Indian PM Narendra Modi is known to speak his mind and he did just that recently in a rare article pulling up developed countries for dumping the onus of carbon curbs on developing countries like India.The Indian Prime Minister has issued a sharp criticism of richer nations for their attitude towards poorer nations like India on issuing carbon curbs in the global fight against climate change.Narendra Modi used a rare column in the Opinion section of 'Financial Times' to exhort developed countries which powered their success on fossil fuels to now fulfil their duty to shoulder the greater burden of the fight against climate change.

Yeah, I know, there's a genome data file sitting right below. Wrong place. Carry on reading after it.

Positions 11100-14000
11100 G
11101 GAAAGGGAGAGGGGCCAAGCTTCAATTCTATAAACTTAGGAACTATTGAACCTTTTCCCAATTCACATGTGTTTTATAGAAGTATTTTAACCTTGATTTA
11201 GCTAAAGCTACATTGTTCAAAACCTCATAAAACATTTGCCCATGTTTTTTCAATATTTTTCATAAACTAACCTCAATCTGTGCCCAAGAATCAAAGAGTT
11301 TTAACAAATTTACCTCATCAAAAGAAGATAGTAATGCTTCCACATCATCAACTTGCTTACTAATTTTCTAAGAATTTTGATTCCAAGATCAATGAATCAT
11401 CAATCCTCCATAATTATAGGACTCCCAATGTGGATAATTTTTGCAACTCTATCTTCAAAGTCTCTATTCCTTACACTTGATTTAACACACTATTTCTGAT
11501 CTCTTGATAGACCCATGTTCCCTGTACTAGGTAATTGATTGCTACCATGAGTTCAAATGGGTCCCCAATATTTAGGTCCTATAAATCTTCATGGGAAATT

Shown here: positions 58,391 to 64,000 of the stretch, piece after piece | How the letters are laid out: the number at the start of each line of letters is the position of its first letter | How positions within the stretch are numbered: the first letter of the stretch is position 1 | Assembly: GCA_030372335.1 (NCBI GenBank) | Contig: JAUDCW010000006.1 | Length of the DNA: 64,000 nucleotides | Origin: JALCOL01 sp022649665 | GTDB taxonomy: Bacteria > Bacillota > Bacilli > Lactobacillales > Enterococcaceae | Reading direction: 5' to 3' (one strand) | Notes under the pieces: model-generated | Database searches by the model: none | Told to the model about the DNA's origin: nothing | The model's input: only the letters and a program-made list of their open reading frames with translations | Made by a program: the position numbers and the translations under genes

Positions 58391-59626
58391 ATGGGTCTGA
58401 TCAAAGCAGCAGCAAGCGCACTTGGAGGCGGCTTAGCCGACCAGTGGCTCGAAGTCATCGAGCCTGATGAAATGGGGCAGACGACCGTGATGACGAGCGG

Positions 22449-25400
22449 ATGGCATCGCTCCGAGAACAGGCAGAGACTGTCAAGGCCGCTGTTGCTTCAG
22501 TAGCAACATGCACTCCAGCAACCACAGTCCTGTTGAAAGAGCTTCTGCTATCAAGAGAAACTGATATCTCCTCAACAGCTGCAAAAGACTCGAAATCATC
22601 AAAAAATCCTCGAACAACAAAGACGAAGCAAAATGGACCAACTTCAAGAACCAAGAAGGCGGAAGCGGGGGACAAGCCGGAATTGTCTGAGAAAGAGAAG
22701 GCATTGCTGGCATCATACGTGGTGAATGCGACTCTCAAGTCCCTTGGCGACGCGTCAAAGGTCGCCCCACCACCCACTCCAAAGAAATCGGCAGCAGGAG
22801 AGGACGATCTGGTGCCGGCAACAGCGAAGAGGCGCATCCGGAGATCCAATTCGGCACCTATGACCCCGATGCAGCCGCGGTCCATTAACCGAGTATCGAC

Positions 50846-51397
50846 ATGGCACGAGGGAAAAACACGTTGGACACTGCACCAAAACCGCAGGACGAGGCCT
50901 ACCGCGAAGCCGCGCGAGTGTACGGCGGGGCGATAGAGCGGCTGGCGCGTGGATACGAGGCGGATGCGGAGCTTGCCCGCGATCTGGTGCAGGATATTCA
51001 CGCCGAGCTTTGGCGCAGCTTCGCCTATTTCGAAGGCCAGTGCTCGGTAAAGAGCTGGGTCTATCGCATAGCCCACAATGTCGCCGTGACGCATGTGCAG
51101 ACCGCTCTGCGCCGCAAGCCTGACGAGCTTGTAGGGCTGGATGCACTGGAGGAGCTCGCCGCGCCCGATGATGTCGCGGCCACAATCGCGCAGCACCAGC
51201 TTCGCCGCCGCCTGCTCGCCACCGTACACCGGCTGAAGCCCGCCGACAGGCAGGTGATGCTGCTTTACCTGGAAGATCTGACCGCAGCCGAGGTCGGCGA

“Some say advanced countries powered their way to prosperity on fossil fuel when humanity was unaware of its impact. Since science has moved on and alternative energy sources are available, they argue that those just beginning their development journey bear no less responsibility than those who have reached the zenith of their progress. New awareness, however, should lead advanced countries to assume more responsibility. Just because technology exists does not mean it is affordable and accessible,” he writes.“Justice demands that, with what little carbon we can still safely burn, developing countries are allowed to grow. The lifestyles of a few must not crowd out opportunities for the many still on the first steps of the development ladder,” he adds.In the article in the UK′s leading financial daily, timed to coincide with the launch of COP 21 conference on climate change in Paris this week, Modi reiterates his plans to launch an alliance of 121 solar-rich nations in the tropics aimed at bringing affordable solar power to villages that are off the grid.“We expect the same from the world with respect to responding to climate change. The principle of common but differentiated responsibilities should be the bedrock of our collective enterprise. Anything else would be morally wrong,” he says.Modi also highlights the Indian culture's conservative instinct and spells out the country's own environmental pledges.He writes: “Democratic India is among the world's fastest-growing economies. We are striving to meet the aspirations of 1.25bn people, 300m more of whom will soon have access to modern sources of energy while 90m gain running water."The instinct of our culture is to take a sustainable path to development. When a child is born, we plant a tree. Since ancient times, we have seen humanity as part of nature, not superior to it. This idea, rooted in our ancient texts, endures in sacred groves and in community forests across the land.“India is also experiencing the impact of climate change caused by the industrial age of the developed world. We are concerned about our 7,500km of coastline, more than 1,300 islands, the glaciers that sustain our civilisation and our millions of vulnerable farmers.“We will play our part. We have pledged that, by 2030, we will reduce emissions intensity by at least 33 per cent of 2005 levels, and 40 per cent of installed power capacity will be from non-fossil fuel sources. We will have 175GW of renewables by 2022, and have imposed levies on coal and rationalised subsidies on petroleum products. Additional forest and tree cover will absorb at least 2.5bn worth of carbon dioxide. We will clean our rivers and create smart cities. We are replacing diesel with clean energy, and building 50 new metro railways... We should meet our need for clean energy and healthy habitats in a spirit of partnership, not put nations on different sides. India will work with governments, laboratories and industry to facilitate a natural transition to a clean energy era through affordable and accessible renewable energy.”Modi ends on a familiar note, with a reference to Mahatma Gandhi: “We look forward to Paris with the sense of duty that Mahatma Gandhi called us to assume: We should act as 'trustees' and use natural resources wisely as it is our moral responsibility to ensure that we bequeath to future generations a healthy planet. India will do its part for success in Paris.”The Indian PM joins more than 130 world leaders to open the COP21 meeting, aimed at striking a new worldwide agreement on climate change.